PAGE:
• Company performance should be a factor in determining bonus payment. So should performance against individual employee goals and objectives.
  • How much discretion should be given to managers for setting bonuses for their direct reports?
    • Talk to your managers and get their input on how they would handle bonus evaluation.
    • A number of companies give managers a pool guideline, and have them produce a spreadsheet of recommended bonus distribution for executive review and approval.
    • Individuals should not decide their own bonuses. Bonuses for all employees/managers should be decided by their direct supervisors.
  • Should the CEO be concerned if an employee takes their bonus and then leaves?
    • If an employee has earned their bonus, then you are granting them an earned reward. Their departure likely has much less to do with whether or not they receive a bonus than other factors.
    • Human resource research consistently demonstrates that compensation is at the bottom of the ladder of reasons that workers remain or leave – particularly workers who exercise critical thinking and judgment in their jobs.

Key Words: Strategy, Team, Bonus, Annual, Christmas, Incentive, Objective, Industry, Reward, Performance, Measurement, Discretionary

How Does an Entrepreneur Evolve from Doer to Leader? Four Suggestions

Situation: A company has grown largely through the determination and energy of the founding CEO who is still the principal business development resource. The CEO wants to move from day-to-day focus to a leadership role, planning for the future. How have you evolved from principal doer to leader?

Advice from the CEOs:

  • Start by developing and managing an organizational chart for the business.
    • Create the organizational chart initially by role and responsibility.
    • Match existing people to the roles. Individuals may fill more than one role, but be sure that the individuals are suited to the roles to which they are assigned.
  • Give ownership of areas of responsibility to others.
    • Make it clear for each area of responsibility that the individual assigned is now in charge.
    • Match projects or assignments with individuals’ abilities and available time.
    • Establish quarterly or annual performance objectives WITH as opposed to FOR each individual – objectives that support company objectives.
    • See that people are rewarded for their results – both soft and monetary rewards – as appropriate to the responsibility held by each.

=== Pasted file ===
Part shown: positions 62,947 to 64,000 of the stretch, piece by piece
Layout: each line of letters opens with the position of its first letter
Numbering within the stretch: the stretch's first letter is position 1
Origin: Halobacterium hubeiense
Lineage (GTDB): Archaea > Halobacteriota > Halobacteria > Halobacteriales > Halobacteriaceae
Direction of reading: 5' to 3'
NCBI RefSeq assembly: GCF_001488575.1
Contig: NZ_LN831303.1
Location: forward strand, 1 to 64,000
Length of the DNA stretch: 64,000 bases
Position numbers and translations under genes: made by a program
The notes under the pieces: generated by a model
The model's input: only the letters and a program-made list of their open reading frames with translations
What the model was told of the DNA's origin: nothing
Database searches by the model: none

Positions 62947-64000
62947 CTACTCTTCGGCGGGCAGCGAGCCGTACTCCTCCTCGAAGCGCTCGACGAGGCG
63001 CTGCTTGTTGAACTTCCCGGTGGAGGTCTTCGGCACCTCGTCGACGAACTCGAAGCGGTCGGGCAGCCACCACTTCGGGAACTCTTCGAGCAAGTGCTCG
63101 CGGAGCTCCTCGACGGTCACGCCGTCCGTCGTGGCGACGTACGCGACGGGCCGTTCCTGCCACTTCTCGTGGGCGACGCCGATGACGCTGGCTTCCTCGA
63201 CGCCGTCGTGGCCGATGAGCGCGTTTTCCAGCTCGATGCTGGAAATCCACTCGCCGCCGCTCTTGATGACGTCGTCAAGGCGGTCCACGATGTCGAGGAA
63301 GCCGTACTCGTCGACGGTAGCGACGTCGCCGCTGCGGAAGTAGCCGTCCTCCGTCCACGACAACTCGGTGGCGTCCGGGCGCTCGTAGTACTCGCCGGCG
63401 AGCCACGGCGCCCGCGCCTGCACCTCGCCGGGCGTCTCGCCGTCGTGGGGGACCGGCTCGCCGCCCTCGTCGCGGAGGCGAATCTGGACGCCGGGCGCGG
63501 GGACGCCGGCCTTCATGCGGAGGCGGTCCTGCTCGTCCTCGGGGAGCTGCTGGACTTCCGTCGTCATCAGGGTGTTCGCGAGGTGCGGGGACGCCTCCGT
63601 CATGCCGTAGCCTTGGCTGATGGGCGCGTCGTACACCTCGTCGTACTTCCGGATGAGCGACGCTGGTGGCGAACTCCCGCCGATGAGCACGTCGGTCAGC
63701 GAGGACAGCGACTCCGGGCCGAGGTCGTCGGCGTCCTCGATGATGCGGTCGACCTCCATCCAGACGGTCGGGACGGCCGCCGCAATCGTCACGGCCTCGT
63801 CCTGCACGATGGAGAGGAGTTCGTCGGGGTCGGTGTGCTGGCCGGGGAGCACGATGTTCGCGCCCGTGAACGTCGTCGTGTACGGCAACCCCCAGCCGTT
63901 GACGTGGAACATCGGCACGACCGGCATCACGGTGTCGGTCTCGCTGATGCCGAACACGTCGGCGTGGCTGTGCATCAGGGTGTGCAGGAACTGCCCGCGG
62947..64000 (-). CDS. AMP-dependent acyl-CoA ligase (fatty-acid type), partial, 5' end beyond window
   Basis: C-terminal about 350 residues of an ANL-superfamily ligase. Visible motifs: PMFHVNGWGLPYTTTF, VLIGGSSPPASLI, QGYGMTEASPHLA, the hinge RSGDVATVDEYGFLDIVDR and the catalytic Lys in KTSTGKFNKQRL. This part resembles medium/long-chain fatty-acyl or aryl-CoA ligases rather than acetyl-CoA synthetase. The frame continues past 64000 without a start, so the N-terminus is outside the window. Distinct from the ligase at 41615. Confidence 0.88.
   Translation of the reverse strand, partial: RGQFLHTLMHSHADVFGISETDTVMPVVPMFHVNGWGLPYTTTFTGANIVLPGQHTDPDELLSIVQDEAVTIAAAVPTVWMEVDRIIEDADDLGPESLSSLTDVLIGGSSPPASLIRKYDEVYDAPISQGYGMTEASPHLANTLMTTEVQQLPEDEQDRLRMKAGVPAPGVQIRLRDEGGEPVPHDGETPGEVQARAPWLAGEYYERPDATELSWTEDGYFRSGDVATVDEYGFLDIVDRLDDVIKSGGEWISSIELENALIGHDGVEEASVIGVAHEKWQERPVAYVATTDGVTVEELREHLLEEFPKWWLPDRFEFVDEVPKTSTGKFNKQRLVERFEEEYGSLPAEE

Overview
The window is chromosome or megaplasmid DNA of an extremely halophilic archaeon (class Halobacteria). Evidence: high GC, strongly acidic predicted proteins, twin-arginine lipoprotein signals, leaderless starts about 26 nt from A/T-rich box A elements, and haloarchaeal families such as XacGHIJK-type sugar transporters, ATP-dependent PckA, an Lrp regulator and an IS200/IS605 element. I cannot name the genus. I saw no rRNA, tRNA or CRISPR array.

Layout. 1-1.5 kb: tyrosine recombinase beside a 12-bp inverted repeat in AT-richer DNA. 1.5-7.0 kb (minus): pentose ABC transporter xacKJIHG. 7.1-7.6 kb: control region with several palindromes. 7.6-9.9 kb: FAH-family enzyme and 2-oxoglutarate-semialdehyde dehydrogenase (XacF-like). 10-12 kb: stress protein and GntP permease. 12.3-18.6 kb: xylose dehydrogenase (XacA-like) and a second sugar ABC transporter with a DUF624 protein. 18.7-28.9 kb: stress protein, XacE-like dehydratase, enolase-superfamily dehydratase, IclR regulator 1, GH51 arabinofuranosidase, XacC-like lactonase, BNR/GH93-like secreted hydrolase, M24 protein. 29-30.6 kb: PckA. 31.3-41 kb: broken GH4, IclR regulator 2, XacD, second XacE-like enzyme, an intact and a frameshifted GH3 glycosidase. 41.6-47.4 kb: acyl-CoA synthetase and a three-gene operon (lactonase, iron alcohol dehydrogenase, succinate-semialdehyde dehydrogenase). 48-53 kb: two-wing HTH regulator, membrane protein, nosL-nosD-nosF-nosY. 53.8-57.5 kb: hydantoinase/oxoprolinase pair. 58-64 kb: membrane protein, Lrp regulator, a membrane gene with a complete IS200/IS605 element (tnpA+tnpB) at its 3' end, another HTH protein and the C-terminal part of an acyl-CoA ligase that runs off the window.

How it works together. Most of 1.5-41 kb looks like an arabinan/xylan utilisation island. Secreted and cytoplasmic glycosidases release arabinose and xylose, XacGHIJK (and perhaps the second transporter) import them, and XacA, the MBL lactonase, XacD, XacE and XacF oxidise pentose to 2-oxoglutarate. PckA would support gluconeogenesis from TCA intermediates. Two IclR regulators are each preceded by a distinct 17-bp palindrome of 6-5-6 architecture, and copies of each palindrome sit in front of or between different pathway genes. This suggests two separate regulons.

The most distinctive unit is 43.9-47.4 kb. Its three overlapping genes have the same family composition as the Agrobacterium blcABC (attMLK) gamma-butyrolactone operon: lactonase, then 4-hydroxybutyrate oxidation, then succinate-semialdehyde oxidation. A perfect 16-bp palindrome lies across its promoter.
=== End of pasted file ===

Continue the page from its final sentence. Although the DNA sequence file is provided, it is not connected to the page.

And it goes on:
• While you continue as the lead of business development, hand off new clients to others as soon as you get them on-board. Let others take on the customer nurturing and maintenance roles. Establish a plan to replace yourself in this role.
  • The EMyth Revisited by Michael Gerber provides a soup to nuts recipe for moving from doer to leader of a company. Everything starts with your organizational chart.

Key Words: Leader, Doer, Role, Focus, Organizational Chart, Org Chart, People, Match, Ownership, Responsibility, Performance, Objectives, Reward, Results, EMyth, Gerber

What is an Agile Leadership Paradigm? Three Perspectives

Interview with Jorge Titinger, CEO, Verigy, Inc.

Situation: The environment has become more complex for leaders. Not only must leaders perform classic roles, they must also deal with increased uncertainty and change. How do you build a new leadership paradigm to address ongoing change?

Jorge Titinger’s Advice:

There are three challenges facing leaders today.

  • First, given that change is constant, what does the next likely settling point look like in your environment look like and how is this different from past settling points?
    • Everything starts with the people.
    • Once you determine the likely next settling point, do a capability inventory within your leadership team to determine whether you have the right people to handle the new reality.
    • Can current members be trained?
    • Do you need to bring in new talent?
  • Second, are your processes limiting or enhancing your flexibility?
    • Do current processes encourage adaptability and cross-functional connection and communication?
    • If not how will you change them?
    • Deconstruct/reconstruct all critical processes to make them more agile.
  • Third, how are you linking desired outcomes with rewards and incentives within the company?
    • Growth in the past focused on building up infrastructure – adding more people and capacity.
    • Knowledge management focused on tools and processes to make people more effective. Individualized assessment and reward structures became an obstacle and had to be shifted to emphasize the importance of collaborative versus individualized performance.
    • Agile leadership and management focuses on reaching outside the boundaries of your own company. To deliver differentiated value suppliers and customers must be included in the exercise. We must reinvent how we engage with suppliers and customers so that they are part of the collaboration.
    • The agile paradigm focuses on the unspoken needs of suppliers and customers. This takes the conversation beyond the transaction and includes quality, on-time delivery, and other differentiators that are mutually important. It can include competing for your competitors’ suppliers by being a better customer!

You can contact Jorge Titinger at jorge.titinger@verigy.com